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First solo circumnavigation by deaf sailor wins OCC award

by Daria Blackwell, Ocean Cruising Club/Sail-World on 10 May 2013
Gerry Hughes celebrates with well wishers SW
This week Scottish sailor Gerry Hughes became the first deaf yachtsman to circumnavigate the world singlehanded by crossing 'the line' in Troon Harbour in Scotland. He was greeted by hundreds of well wishers and fans who turned out to mark the occasion. Best of all, he was bestowed an Ocean Cruising Club (OCC) Special Recognition Award upon stepping onto the dock.

Shortly after Gerry Hughes aboard Quest III, a Beneteau 42s7, arrived on the seventh of May, Frances Rennie and John Forsyth, representing the Ocean Cruising Club, presented Gerry with the special award of recognition for his achievement.


'Gerry is an extraordinary man all around,' they commented. 'It is no surprise, given his drive and determination in life, that he’s been able to accomplish so much and influence so many with his achievements in sailing. Gerry was very proud to receive this award. '

Assisting with the presentation were the Provost for South Ayrshire and the Deputy Provost of Glasgow; OCC member Priscilla Travis was on hand to photograph the event.

Gerry left Troon on the 1st September 2012. Single handing a boat is a massive challenge in itself, but sailing without being able to hear the sounds that alert sailors to changes in circumstances requires extraordinary skill and perception. His accomplishment has been described as a 'wonderful example of perseverance over disability'. During 210 days at sea, his journey covered 32,000 miles of ocean.


Not only has Gerry completed an arduous journey that few sailors have even contemplated, he has served as incomparable inspiration to the communities of deaf children and adults following his accounts of adventure on the high seas. His blog and his tweets have shown disadvantaged people around the world what anyone can achieve if they want it enough.

Gerry was beset by numerous electrical failures and had to stop in Cape Town. Rather than admitting defeat for a non-stop circumnavigation, Gerry kept going to complete the circumnavigation with stops. After encountering severe weather and capsizing in the Southern Ocean, the boat sustained severe damage to essential equipment including his laptops.

Gerry was able to continue to Hobart for more repairs and replacement of laptops before continuing his journey. It is this undaunted spirit that is kindred with the philosophy of the Ocean Cruising Club.

Born profoundly deaf, Gerry learned to sail at the age of two in his native Scotland. After completing a degree in Mathematics, Gerry went on to become the first deaf teacher in Scotland since 1880.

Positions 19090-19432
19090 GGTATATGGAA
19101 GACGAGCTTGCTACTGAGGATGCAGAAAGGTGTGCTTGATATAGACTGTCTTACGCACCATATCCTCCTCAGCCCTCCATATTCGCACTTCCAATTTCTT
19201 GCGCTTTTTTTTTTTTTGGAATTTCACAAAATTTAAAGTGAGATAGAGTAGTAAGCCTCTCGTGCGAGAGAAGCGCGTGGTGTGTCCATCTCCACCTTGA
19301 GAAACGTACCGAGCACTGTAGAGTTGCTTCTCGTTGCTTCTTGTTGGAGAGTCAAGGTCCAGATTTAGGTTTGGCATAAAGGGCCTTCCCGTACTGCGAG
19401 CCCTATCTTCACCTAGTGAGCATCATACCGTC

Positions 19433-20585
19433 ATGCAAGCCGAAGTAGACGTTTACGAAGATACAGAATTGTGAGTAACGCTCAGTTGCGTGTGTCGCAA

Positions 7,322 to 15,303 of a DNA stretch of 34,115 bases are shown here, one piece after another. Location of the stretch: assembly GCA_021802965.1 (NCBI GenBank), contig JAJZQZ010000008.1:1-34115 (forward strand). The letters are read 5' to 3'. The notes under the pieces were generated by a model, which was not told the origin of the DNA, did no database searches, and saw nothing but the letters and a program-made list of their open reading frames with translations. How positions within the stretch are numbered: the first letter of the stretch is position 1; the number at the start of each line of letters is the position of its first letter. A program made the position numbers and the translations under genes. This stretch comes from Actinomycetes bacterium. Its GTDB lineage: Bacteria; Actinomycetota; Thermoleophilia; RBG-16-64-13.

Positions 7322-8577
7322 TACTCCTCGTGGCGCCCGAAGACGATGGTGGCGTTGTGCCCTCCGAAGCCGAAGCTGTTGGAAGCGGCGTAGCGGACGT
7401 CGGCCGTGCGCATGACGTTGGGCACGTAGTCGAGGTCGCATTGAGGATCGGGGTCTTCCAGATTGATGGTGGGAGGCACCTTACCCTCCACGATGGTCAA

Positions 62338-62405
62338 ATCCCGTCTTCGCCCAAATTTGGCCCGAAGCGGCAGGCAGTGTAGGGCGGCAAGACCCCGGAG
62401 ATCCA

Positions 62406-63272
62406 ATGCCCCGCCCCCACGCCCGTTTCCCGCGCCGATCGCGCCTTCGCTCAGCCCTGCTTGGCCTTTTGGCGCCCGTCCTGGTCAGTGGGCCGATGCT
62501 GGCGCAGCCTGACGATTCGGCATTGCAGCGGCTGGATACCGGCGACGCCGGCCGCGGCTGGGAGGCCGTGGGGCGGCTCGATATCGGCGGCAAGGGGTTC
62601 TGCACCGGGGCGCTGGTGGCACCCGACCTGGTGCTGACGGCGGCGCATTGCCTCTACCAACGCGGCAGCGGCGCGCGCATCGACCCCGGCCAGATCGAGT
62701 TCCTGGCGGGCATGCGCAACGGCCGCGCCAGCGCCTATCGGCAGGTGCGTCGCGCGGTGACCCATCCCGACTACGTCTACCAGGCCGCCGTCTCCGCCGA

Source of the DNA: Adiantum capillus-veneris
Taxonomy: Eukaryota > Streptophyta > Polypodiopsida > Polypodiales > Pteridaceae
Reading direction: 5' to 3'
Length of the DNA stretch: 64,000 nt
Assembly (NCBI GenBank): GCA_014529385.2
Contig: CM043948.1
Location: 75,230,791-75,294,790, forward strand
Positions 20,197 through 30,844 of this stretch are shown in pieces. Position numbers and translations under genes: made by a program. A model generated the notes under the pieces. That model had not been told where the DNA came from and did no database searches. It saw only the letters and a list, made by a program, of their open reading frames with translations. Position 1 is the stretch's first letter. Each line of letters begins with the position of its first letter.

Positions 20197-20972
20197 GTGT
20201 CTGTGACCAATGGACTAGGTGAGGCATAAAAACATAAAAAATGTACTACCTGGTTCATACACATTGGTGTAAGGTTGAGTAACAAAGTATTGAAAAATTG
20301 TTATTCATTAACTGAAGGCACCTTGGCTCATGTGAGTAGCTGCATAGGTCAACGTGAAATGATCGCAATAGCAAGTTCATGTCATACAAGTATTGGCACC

Aside from playing football on the winning Scottish and British Deaf Football Championships teams and competing in the World Deaf Golfing Championships for Scotland six times, he was the first deaf sailor to sail solo round Britain in 1981, and he also sailed across the Atlantic in the OSTAR in 2005 becoming the first deaf skipper to do so.
To learn more about Gerry, go to his website: http://gerrysmhughes.com/

About The Ocean Cruising Club:
The Ocean Cruising Club exists to encourage long-distance sailing in small boats. Every full member has made a 1,000-nautical mile offshore passage in a vessel of 70 feet or less; associate members are committed to the achievement of that goal. This standard distinguishes OCC from all other sailing clubs. It’s not about what you are or who you know, but simply what you have done, that matters. Our membership as a whole has more experience offshore than any other sailing organisation – in the number of circumnavigators, in the range of extraordinary voyages members have completed, in the number of solo sailors, and female sailors among our ranks. This is what sets us apart from other organisations, even as it draws us together as a group. We bring the spirit of seafaring to our association by always being willing to assist any fellow sailor we meet, either afloat or ashore.
With a central office in the UK, though it has no physical clubhouse, the OCC is, in a way, the 'home port' for all of us who have sailed long distances across big oceans. With 48 nationalities and Port Officers in as many countries, we have a more diverse membership and a more international reach than any other sailing organisation. Our Port Officers and Regional Rear Commodores represent the frontline interaction with our existing members and the recruitment of new members.
For more information about prior award recipients or membership, please visit http://www.oceancruisingclub.org/.

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